The frame refresh rate of SLM 140 depends on the type of SLM being used. In some embodiments, for example where SLM 140 is a Micro-Electro-Mechanical System (MEMS) (e.g., a DMD™), the frame refresh rate can be relatively high (e.g., about 100 Hz or more, about 500 Hz or more, about 1,000 Hz or more, about 5,000 Hz or more). The actual frame refresh rate can be the same as or less than the maximum refresh rate for SLM 140.
The viewing angle of three-dimensional display 100 refers to the range of angles, in both the horizontal and vertical viewing directions, over which image 105 can be viewed. The vertical and horizontal viewing angles can be the same or different. The horizontal viewing angle depends on the range over which mirror 176 is scanned, and on the optical power of scan optics module 180. For example, the larger the range of angles over which mirror 176 is scanned, the larger the horizontal range over which images are directed. In some embodiments, the horizontal viewing angle, shown as γ in
While certain embodiments have been described, it will be understood that various modifications may be made to three-dimensional display 100 without departing from the spirit and scope of the invention. For example, while three-dimensional display 100 includes a laser light source, in certain embodiments other light sources can be used. Examples of other light sources include one or more light emitting diodes or arc lamps (e.g., an ultra-high-pressure mercury arc lamp). In general, the light source should provide sufficient intensity at one or more wavelengths to provide a viewable image in lighting conditions for which three-dimensional display 100 is designed.
Furthermore, in general SLMs other than a DMD™ can be used. For example, pixellated Liquid Crystal on Silicon (LCoS) arrays or ferroelectric liquid crystal displays (FELCDs) can be used. Moreover, in some embodiments, instead of a two-dimensional SLM, a scanned device, such as a scanned laser can be used to provide a modulated light field. A scanned laser is an example of a zero-dimension (e.g., point-like) SLM. One-dimensional SLMs, such as a Grating Light Valve (available from Silicon Light Machines™, Sunnyvale, Calif.) can also be used. In general, SLMs can include reflective devices (e.g., DMD™), transmissive devices (e.g., a transmissive LCD), and/or emissive devices (e.g., organic light emitting diode displays).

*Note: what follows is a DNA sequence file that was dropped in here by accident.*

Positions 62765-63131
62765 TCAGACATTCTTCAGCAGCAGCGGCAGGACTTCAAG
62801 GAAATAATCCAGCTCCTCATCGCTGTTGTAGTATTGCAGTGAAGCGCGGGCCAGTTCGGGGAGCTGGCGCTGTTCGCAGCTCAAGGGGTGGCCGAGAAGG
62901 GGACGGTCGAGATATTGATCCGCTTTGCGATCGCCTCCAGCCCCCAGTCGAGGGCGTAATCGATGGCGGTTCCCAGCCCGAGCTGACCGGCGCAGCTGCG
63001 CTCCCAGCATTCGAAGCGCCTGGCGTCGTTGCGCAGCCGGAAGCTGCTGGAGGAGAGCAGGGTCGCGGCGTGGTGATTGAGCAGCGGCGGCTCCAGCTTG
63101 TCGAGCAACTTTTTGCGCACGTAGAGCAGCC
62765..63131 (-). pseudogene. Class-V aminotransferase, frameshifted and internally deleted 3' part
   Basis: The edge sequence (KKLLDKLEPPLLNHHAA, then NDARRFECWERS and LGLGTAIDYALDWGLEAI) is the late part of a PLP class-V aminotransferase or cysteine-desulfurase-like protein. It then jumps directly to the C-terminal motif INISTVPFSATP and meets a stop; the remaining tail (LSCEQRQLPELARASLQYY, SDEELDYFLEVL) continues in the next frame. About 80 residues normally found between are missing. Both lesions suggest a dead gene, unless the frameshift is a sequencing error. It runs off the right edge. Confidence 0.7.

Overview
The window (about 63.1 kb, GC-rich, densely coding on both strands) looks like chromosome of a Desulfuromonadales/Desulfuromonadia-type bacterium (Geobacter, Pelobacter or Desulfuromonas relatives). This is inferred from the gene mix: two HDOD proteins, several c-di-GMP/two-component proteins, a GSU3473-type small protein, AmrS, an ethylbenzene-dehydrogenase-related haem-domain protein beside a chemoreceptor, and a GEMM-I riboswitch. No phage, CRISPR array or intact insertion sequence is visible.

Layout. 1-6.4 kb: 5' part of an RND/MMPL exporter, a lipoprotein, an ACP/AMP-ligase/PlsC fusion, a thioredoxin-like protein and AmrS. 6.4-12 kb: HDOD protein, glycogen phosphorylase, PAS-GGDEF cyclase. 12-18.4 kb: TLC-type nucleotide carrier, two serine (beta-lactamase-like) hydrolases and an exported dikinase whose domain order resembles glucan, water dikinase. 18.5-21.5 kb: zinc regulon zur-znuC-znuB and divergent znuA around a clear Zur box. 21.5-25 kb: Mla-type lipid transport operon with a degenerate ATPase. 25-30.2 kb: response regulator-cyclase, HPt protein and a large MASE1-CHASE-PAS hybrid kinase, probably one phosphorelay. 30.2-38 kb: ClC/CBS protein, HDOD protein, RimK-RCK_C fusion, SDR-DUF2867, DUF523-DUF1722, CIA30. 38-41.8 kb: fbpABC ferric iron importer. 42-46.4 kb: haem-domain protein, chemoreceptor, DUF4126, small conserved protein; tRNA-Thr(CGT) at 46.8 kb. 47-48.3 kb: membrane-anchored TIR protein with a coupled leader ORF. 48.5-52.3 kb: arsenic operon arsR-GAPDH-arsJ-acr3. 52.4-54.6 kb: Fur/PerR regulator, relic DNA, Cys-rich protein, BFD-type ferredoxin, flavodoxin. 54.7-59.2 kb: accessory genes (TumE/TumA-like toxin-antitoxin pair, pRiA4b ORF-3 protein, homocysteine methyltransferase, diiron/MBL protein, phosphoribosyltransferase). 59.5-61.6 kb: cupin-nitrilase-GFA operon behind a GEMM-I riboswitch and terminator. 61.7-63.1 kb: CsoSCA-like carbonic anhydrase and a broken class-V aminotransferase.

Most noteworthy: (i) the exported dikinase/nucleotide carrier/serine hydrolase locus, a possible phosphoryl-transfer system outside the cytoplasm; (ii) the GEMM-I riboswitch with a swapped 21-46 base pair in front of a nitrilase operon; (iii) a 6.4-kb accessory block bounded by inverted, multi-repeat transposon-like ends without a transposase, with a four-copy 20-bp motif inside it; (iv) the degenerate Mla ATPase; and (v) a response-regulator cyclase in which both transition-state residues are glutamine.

In some embodiments, a three-dimensional display can perform a two-dimensional scan across the image plane (e.g., scan in both the horizontal and vertical viewing directions), thereby creating full-parallax imagery. For example, a three-dimensional display can include two ganged holographic optical scanners that are configured to direct input light over orthogonal ranges of paths. One of the scanners directs light along different horizontal paths, for example, while the other directs incident light along different vertical paths.
In certain embodiments, component three-dimensional displays are tiled to provide larger images. For example, several three-dimensional displays like three-dimensional display 100 can be positioned relative to one another so that their images are seamlessly tiled. By providing appropriate frame data to each scanner, the multi-three-dimensional display system can be used to form a single large image.